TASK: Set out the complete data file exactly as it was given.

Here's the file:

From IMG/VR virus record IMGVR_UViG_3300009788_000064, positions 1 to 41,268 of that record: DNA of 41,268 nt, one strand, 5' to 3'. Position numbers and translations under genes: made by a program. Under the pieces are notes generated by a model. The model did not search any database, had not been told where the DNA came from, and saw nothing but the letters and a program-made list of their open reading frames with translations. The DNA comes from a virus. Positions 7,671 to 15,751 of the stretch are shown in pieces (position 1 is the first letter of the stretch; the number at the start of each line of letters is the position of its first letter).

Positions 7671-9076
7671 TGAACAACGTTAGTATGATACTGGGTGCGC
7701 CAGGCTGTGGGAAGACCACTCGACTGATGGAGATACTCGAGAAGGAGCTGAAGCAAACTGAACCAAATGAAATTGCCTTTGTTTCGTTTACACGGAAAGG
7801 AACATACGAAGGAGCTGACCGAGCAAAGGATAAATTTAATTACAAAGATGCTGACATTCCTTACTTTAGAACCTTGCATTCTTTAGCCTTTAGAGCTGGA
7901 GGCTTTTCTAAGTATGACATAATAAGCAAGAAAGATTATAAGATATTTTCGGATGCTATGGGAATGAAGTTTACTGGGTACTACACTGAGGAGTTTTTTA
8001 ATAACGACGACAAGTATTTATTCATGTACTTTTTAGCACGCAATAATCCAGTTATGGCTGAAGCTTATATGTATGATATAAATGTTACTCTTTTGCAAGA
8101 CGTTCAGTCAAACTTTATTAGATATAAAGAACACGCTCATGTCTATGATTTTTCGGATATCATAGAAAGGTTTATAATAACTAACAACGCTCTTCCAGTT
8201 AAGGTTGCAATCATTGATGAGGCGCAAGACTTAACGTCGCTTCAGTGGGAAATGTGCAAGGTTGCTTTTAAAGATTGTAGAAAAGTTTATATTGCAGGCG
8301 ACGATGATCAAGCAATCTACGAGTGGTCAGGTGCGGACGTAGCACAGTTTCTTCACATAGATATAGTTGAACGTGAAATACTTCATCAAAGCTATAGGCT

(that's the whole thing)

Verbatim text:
From IMG/VR virus record IMGVR_UViG_3300009788_000064, positions 1 to 41,268 of that record: DNA of 41,268 nt, one strand, 5' to 3'. Position numbers and translations under genes: made by a program. Under the pieces are notes generated by a model. The model did not search any database, had not been told where the DNA came from, and saw nothing but the letters and a program-made list of their open reading frames with translations. The DNA comes from a virus. Positions 7,671 to 15,751 of the stretch are shown in pieces (position 1 is the first letter of the stretch; the number at the start of each line of letters is the position of its first letter).

Positions 7671-9076
7671 TGAACAACGTTAGTATGATACTGGGTGCGC
7701 CAGGCTGTGGGAAGACCACTCGACTGATGGAGATACTCGAGAAGGAGCTGAAGCAAACTGAACCAAATGAAATTGCCTTTGTTTCGTTTACACGGAAAGG
7801 AACATACGAAGGAGCTGACCGAGCAAAGGATAAATTTAATTACAAAGATGCTGACATTCCTTACTTTAGAACCTTGCATTCTTTAGCCTTTAGAGCTGGA
7901 GGCTTTTCTAAGTATGACATAATAAGCAAGAAAGATTATAAGATATTTTCGGATGCTATGGGAATGAAGTTTACTGGGTACTACACTGAGGAGTTTTTTA
8001 ATAACGACGACAAGTATTTATTCATGTACTTTTTAGCACGCAATAATCCAGTTATGGCTGAAGCTTATATGTATGATATAAATGTTACTCTTTTGCAAGA
8101 CGTTCAGTCAAACTTTATTAGATATAAAGAACACGCTCATGTCTATGATTTTTCGGATATCATAGAAAGGTTTATAATAACTAACAACGCTCTTCCAGTT
8201 AAGGTTGCAATCATTGATGAGGCGCAAGACTTAACGTCGCTTCAGTGGGAAATGTGCAAGGTTGCTTTTAAAGATTGTAGAAAAGTTTATATTGCAGGCG
8301 ACGATGATCAAGCAATCTACGAGTGGTCAGGTGCGGACGTAGCACAGTTTCTTCACATAGATATAGTTGAACGTGAAATACTTCATCAAAGCTATAGGCT